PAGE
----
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What are Organizational and Operational Boundaries?

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Article Overview

With the recognition of climate risk as financial risk, the implementation of climate disclosure regulations, and increasing concern from stakeholders, the pressure on organizations to measure their greenhouse gas (GHG) emissions is growing.  This newly discovered demand for enterprises to measure their carbon emissions has led to an increased interest in how to begin the complicated process.

One of the first steps, as defined by the primary framework for carbon accounting, the Greenhouse Gas Protocol (GHGP), is to ensure your processes are aligned with the relevant calculation methods and reporting frameworks. As such, it is critical to define the organizational and operational boundaries of your carbon measurements, which provide a better understanding of what to measure within the operations of an organization.

An organizational boundary refers to whether an organization is part of an umbrella company or a subsidiary and determines whether the operation is in financial control of company assets or operational control to get a representative share of the emissions an organization creates. Here, we are trying to understand how we would like to structure, analyze, and report on our carbon data.

Whereas an operational boundary defines the scope of direct and indirect emissions within the organizational boundaries. Here, we want to identify what emission sources are in scope for accounting. We'll dig into this a bit further in the following section.

carbon accounting boundaries

What are organizational boundaries?

Organizational boundaries set the limits that define the extent and scope of an organization's responsibilities concerning their GHG emissions. They delineate the operational purview within which an entity assumes accountability for emissions produced directly or indirectly through its activities. These boundaries serve as critical frameworks, determining the level of control an organization exercises over emissions generated within its operations. The two primary approaches to defining organizational boundaries are the equity share approach and the control approach, each offering distinct perspectives on how emissions responsibility is allocated among associated entities.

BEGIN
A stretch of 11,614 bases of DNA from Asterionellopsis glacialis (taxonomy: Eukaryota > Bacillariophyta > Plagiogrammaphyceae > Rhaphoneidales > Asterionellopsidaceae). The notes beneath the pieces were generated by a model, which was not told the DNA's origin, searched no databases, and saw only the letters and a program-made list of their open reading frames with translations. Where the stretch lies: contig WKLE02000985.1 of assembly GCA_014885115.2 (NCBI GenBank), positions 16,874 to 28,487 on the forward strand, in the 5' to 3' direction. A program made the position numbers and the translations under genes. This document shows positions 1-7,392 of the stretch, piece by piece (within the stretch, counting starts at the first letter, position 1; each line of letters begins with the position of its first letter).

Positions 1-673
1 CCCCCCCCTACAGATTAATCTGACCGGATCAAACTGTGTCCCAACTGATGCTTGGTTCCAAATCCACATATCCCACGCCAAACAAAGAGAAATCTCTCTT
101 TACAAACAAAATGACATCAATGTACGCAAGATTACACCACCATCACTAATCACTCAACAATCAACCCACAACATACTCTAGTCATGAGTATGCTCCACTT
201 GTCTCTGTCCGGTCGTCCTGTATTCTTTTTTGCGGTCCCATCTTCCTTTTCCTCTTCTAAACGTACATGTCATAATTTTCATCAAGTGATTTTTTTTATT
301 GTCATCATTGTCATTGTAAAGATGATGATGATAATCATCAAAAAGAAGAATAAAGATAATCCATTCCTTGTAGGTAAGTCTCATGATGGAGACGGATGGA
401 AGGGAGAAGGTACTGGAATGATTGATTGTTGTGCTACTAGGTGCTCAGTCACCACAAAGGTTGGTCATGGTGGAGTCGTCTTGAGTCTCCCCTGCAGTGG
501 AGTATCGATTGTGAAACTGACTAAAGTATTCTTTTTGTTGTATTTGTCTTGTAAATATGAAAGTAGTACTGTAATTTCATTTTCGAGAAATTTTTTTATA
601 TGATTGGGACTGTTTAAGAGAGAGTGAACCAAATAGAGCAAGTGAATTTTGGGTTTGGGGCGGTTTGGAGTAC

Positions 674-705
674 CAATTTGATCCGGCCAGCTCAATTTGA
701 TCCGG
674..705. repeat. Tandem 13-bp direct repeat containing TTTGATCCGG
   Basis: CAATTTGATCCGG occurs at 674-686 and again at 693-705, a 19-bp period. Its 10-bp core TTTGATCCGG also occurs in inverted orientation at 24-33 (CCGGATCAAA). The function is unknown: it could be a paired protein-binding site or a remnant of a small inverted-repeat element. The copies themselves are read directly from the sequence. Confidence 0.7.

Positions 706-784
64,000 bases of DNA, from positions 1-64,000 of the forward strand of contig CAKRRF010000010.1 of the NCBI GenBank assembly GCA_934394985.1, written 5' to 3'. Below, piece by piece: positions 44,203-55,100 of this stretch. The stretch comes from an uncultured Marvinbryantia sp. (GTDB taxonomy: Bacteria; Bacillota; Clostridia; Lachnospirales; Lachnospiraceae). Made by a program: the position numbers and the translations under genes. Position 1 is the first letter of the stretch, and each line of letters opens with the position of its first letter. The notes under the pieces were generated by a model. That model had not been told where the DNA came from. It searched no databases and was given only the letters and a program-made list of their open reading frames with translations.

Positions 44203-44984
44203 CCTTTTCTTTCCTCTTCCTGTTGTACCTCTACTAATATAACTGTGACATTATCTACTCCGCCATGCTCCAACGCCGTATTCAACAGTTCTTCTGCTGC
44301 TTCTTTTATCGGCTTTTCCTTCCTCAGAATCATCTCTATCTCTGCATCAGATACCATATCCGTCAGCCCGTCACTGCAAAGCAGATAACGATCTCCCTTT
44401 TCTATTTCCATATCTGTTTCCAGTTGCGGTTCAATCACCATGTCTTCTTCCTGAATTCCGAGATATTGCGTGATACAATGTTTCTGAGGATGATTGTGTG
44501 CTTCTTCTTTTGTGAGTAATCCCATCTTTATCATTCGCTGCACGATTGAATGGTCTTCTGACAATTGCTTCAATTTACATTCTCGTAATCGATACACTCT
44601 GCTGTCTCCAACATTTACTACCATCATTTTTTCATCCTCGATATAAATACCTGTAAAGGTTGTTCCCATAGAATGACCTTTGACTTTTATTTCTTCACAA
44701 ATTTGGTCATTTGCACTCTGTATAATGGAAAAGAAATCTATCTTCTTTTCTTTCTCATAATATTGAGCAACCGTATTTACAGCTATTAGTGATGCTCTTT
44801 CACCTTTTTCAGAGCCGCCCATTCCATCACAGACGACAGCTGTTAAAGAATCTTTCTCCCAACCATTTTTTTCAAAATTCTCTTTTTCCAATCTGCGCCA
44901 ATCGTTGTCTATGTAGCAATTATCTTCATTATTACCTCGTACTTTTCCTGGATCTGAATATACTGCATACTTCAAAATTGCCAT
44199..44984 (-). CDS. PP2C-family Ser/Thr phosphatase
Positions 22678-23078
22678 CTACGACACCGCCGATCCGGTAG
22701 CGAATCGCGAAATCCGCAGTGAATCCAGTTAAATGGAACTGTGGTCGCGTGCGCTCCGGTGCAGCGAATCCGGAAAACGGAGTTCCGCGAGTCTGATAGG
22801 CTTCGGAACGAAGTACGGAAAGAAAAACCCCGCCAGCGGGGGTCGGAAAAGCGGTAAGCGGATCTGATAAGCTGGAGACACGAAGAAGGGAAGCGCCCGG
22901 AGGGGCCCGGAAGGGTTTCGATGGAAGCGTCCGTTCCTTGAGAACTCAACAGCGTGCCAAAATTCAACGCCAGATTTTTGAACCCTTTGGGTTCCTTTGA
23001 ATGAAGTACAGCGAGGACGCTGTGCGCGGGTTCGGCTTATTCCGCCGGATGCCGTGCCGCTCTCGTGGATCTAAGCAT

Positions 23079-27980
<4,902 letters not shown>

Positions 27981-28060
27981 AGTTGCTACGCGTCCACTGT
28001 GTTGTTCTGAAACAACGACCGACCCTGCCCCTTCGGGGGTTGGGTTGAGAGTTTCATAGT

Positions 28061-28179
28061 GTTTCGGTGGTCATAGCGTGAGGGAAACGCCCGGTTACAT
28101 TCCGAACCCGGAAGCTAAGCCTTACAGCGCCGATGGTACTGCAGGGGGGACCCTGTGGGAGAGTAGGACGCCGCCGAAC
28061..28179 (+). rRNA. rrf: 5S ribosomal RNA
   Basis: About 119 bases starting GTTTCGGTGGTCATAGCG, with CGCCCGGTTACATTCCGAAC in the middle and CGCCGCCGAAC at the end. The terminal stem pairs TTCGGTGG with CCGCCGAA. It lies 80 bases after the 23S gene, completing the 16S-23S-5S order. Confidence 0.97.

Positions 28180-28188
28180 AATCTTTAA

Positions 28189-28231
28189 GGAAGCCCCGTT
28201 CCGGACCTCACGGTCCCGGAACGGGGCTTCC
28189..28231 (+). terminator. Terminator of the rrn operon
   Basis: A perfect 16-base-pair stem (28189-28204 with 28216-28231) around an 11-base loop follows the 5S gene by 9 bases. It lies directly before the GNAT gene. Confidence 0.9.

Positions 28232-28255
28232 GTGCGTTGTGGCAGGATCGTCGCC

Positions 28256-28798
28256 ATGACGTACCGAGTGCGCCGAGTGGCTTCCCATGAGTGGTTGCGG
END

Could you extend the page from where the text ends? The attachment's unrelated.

Equity share approach

The equity share approach is a method used to determine an organization's accountability for GHG emissions based on its ownership stake or equity share in other entities. Under this approach, the proportion of emissions attributed to an organization is calculated in alignment with its ownership percentage or controlling stake in affiliated companies or subsidiaries. For instance, if Company A holds a 60% stake in Company B, it would be responsible for 60% of the emissions generated by Company B. This methodology assigns emissions responsibility according to the economic interest or equity holdings a company maintains in various operational entities or subsidiaries.

Control approach